The preinstalled Picsel viewer handles Word, Excel, PowerPoint and PDF files. Zooming in and out is done by - you guessed it - pinching.
There is a useful option to fit the contents in a single column but it only seems to work for doc files. The viewer makes full use of the accelerometer and auto rotates to take advantage of the wide screen.
Google Maps also comes preinstalled on the LG Crystal but the lack of a GPS receiver limits the use of those.
The preinstalled games on the LG Crystal are all motion-based - Flying Dice, Wheel Mania, Tepong, Dart and Golf Slope.
Flying dice lets you pick a board and play against another player. You take turns to roll two dice (by shaking the phone of course) and then release them on the table. You move round the board and can either land on a good or a bad square. Landing on a bad square can actually mean whatever you and your gaming partner agree on.
Wheel Mania also lets you choose a template - cards, foods, drinks, activities, cars and more. Then you spin the wheel and wait to see your fortune.
The third game is ping-pong and we spent most of the time on it. It's simple enough - you must hit a ping-pong ball with increasing power and score more and more until you hit an airplane (no kidding).
Finally, the Golf Slope is a useful app for those of you who play real golf. It uses the accelerometer and three saved positions to create a virtual layout of the terrain. We can only assume this is supposed to help you in your golf game.
If those aren't enough (and they really aren't if you are into mobile gaming), you can install Java MIDP 2.0 games and applications.
The LG Crystal is the first device that feels like it's from the future. At heart it is the same as the LG Arena and Viewty Smart, but sliding it up reveals something far more impressive. The transparent glass sensor keyboard is something genuinely new and innovative. Typing, browsing or viewing photos is a complete different experience and make you feel like you are in a sci-fi movie. Currently there are almost no competitors with this particular form factor, so let's at least look at those in the same ballpark.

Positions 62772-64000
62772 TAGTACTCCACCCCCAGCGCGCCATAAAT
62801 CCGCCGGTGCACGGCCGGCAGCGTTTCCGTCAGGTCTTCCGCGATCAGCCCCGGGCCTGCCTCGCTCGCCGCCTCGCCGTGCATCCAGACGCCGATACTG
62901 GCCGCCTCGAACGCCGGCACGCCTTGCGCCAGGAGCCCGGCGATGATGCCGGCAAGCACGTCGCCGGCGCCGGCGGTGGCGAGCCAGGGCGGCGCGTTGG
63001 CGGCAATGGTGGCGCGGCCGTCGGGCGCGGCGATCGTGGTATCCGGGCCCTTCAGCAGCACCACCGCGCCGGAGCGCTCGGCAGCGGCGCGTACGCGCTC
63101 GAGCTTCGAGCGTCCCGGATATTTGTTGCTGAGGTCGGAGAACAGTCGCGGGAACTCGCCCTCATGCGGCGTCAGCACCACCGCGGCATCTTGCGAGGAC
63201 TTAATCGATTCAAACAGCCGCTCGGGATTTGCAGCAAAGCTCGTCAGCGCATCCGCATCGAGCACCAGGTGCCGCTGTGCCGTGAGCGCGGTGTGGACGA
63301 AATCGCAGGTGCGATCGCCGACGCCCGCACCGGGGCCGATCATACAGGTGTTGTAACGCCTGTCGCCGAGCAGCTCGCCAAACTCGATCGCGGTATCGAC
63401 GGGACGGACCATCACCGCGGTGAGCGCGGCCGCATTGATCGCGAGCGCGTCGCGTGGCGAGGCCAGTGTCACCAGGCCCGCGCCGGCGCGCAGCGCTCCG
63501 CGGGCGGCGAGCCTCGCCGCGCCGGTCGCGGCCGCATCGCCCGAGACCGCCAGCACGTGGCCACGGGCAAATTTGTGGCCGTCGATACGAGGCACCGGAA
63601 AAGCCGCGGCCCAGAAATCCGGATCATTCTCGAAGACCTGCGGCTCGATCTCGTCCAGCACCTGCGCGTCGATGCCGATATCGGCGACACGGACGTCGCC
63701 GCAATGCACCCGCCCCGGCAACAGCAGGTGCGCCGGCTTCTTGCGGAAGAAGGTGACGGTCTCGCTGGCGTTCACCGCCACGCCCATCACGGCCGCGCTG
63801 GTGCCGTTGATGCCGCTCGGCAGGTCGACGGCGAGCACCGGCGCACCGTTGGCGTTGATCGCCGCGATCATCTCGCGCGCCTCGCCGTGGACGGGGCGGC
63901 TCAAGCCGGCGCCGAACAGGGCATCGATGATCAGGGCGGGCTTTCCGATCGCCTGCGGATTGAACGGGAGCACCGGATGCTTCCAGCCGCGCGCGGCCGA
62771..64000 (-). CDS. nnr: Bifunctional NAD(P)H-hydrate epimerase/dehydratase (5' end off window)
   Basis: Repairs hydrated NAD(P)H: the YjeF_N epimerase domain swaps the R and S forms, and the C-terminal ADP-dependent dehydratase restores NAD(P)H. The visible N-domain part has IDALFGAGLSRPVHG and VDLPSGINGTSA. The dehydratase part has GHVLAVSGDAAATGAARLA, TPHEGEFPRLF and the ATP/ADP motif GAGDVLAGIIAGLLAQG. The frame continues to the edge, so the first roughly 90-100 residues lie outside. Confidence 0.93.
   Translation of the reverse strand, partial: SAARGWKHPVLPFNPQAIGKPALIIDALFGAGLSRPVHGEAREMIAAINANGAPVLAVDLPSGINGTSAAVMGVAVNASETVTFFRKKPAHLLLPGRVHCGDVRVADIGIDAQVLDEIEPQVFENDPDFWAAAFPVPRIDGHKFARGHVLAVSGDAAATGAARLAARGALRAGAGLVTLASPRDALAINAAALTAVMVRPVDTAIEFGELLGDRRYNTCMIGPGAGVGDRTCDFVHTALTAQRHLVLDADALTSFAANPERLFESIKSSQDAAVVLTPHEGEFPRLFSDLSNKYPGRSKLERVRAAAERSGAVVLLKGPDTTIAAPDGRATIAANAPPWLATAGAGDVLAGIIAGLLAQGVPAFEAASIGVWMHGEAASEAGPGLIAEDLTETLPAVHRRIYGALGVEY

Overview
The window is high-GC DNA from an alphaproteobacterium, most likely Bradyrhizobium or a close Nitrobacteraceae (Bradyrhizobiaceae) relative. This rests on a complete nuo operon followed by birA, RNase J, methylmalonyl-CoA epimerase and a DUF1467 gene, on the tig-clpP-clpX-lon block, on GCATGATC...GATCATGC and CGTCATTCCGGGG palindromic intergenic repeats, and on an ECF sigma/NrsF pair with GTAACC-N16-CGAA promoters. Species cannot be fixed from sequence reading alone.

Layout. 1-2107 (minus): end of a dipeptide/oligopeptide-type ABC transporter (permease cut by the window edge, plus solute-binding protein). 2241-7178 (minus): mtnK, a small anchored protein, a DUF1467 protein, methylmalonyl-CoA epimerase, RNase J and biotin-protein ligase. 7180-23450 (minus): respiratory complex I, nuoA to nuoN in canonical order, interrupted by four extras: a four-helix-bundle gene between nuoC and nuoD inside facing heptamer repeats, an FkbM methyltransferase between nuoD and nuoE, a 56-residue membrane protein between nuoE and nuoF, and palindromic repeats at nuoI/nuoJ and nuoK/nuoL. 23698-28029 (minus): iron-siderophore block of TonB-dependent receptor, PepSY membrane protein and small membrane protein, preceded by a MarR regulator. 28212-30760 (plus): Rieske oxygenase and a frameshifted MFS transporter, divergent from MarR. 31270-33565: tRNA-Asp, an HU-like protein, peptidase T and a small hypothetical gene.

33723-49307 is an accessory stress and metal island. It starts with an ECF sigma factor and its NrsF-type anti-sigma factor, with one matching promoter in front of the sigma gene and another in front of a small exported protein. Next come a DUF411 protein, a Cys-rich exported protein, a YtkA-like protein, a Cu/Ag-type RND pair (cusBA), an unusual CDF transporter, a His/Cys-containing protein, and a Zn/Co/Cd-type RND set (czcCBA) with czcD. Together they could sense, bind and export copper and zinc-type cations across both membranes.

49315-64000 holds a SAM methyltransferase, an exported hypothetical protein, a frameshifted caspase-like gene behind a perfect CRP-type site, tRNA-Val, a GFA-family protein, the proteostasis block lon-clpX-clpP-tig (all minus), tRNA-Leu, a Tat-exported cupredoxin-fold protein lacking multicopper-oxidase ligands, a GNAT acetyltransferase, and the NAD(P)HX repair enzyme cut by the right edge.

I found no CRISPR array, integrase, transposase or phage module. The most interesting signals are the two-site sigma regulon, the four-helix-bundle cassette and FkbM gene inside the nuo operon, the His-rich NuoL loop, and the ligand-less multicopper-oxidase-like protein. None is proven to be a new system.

The LG Arena is the first released S-Class handset and apart from some GPS limitations we could find little to fault it. In terms of features the two devices are essentially the same, except for the reduced megapixel count on the Arena's camera and the lack of a glass keyboard. It's currently priced at 300 euro, which is quite tempting for customers seeking the standard S-Class experience and who have no need of the fancy glass thing.
The Samsung S8000 Jet has just hit the shelves but is already winning many customers. The new 3D TouchWiz interface may well be a match for the S-Class, especially given the powerful hardware on the Jet. The compact design and equally matched feature set (including full DivX/XviD support, full Flash support, Smart Unlock, excellent 5MP camera) make the Jet quite a threat, regardless of the lack of a transparent glass keypad.
Competition-wise, if it's a point & shoot camera with telephony you're after, you should have a look at our 8 megapixel shootout. The contenders there are all aging gracefully and their prices are falling.
The Samsung S8300 UltraTOUCH is probably the best among the new crop of slim 8 megapixel cameraphones and if imaging capabilities are a priority, you should definitely check it out. Its touch interface may be slower, but it's got the same form factor and its camera is little short of perfect.
At the end of the day the LG Crystal left a really positive impression on us. It certainly has a wow-factor to it with its unique look, style and transparent glass keypad, and is well-equipped comes with the most common features such as 3G, Wi-Fi, a fancy UI and 8 megapixel camera. Yes, the snapper may be a bit of a disappointment, but the rest is a wonderful and unusual experience. If the price seems reasonable for what you'll get, then we recommend that you go for it.